Republicans working to eliminate half of Michigan's protected wetlands


These guys probably wouldn't be happy if Michigan Republicans' SB 1211 passes. - MICHAEL DEEMER | SHUTTERSTOCK.COM
  • Michael Deemer |
  • These guys probably wouldn't be happy if Michigan Republicans' SB 1211 passes.

A new bill introduced by Senate Republicans would eliminate protected status for about 500,000 acres of Michigan wetlands, thus making them available for developers.

If approved, SB 1211 would change the rules so the Michigan Department of Natural Resources cannot protect tracts of land under 10 acres. It currently can protect tracts of land that are at least five acres.

The Detroit Free Press reports that would impact about 70,000 wetlands statewide, or about half of the protected wetlands in each Michigan county.

"Without regulatory protections, these wetlands, lakes and streams can be filled, dredged, and constructed on without a permit," Tom Zimnicki, agriculture policy director for the nonprofit Michigan Environmental Council, told the Free Press. “Think you have lakefront property? If this bill becomes law, your house could be facing a parking lot instead of a beautiful lake.”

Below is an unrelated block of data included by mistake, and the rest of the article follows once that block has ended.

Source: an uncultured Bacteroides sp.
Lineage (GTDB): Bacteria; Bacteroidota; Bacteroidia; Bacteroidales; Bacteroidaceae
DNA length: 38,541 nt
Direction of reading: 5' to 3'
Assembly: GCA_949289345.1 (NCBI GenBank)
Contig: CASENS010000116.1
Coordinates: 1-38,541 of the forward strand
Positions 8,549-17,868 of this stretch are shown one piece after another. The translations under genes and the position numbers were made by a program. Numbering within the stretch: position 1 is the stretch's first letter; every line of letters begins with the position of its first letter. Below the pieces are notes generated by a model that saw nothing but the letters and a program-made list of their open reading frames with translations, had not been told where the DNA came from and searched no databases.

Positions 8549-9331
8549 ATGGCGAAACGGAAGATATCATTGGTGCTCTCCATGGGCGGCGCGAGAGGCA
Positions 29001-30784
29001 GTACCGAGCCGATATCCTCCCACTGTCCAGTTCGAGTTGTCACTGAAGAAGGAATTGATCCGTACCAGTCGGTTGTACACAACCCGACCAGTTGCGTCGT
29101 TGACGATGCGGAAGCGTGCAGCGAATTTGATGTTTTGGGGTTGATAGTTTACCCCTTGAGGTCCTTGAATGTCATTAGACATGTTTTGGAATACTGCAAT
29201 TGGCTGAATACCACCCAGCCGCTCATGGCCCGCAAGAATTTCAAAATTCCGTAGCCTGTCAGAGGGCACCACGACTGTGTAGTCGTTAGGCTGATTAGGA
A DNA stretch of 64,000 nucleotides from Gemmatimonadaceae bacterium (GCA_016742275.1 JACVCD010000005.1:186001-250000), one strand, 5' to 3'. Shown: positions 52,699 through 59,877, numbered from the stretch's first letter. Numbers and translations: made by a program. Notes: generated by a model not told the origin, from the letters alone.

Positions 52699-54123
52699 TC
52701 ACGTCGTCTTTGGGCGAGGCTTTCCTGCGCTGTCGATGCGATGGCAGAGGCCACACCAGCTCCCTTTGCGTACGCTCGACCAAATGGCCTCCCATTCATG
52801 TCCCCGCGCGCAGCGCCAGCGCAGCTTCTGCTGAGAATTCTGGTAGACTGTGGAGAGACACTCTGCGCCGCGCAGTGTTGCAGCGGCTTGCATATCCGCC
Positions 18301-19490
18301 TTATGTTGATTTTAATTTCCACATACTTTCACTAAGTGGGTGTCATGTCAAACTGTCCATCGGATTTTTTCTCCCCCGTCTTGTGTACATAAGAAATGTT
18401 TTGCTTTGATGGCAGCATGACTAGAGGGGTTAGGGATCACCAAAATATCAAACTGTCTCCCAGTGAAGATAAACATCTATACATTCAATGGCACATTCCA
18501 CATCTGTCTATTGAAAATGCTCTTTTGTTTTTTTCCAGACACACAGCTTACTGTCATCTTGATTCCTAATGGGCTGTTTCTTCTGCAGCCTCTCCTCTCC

Ironically, the change could ultimately lead to stricter laws. Michigan is one of the few states in the nation that oversees its wetlands instead of the Environmental Protection Agency. The state has a deal with the federal government in which Michigan agrees to set regulations that are as strict as the EPA's. The state is already in violation of that agreement with some of its lax rules, according to Zimnicki, and further loosening could prompt a federal takeover of Michigan's wetlands.

It's unclear whether the bill will require supermajorities or simple majorities during the lame duck session. We'll update the story when we have clarification.

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